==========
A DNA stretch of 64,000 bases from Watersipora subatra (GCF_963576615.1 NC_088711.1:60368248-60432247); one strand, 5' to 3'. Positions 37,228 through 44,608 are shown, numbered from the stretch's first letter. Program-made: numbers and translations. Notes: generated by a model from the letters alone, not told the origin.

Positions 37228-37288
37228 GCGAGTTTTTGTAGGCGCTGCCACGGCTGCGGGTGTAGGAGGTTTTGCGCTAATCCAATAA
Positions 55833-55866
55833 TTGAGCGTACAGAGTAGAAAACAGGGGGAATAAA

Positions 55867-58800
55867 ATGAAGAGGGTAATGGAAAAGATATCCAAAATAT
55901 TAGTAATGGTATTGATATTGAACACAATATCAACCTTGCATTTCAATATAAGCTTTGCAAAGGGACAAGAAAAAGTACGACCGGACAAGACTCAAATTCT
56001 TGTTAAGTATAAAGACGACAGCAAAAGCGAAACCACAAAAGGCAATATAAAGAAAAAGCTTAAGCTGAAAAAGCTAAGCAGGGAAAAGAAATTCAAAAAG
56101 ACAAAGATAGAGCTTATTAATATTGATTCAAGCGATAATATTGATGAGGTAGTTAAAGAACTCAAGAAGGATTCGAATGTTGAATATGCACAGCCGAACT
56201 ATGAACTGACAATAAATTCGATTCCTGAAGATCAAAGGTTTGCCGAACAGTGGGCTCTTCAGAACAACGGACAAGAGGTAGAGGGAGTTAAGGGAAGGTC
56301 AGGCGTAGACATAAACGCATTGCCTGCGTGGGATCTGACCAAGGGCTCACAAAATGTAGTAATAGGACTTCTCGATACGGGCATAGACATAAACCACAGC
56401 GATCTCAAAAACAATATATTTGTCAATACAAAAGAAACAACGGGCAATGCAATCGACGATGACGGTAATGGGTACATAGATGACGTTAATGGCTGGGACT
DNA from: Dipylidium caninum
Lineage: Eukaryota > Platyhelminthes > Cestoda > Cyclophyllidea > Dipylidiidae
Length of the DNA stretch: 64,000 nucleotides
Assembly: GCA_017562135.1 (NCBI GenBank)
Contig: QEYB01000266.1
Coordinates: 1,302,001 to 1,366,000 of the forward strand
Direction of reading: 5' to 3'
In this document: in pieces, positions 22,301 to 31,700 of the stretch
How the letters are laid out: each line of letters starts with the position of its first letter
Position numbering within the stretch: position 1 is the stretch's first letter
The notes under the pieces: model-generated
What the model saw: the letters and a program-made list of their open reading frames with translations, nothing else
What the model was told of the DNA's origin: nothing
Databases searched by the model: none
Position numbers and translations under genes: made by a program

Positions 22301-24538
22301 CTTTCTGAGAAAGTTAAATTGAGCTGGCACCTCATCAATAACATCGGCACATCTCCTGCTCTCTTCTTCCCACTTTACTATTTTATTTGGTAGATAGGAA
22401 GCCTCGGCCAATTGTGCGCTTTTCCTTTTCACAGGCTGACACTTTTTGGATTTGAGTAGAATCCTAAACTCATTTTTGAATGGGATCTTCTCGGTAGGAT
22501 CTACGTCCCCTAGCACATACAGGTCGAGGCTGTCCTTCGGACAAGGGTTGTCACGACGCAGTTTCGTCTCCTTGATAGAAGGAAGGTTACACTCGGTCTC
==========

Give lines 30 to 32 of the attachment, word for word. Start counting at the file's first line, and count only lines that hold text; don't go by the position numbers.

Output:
22301 CTTTCTGAGAAAGTTAAATTGAGCTGGCACCTCATCAATAACATCGGCACATCTCCTGCTCTCTTCTTCCCACTTTACTATTTTATTTGGTAGATAGGAA
22401 GCCTCGGCCAATTGTGCGCTTTTCCTTTTCACAGGCTGACACTTTTTGGATTTGAGTAGAATCCTAAACTCATTTTTGAATGGGATCTTCTCGGTAGGAT
22501 CTACGTCCCCTAGCACATACAGGTCGAGGCTGTCCTTCGGACAAGGGTTGTCACGACGCAGTTTCGTCTCCTTGATAGAAGGAAGGTTACACTCGGTCTC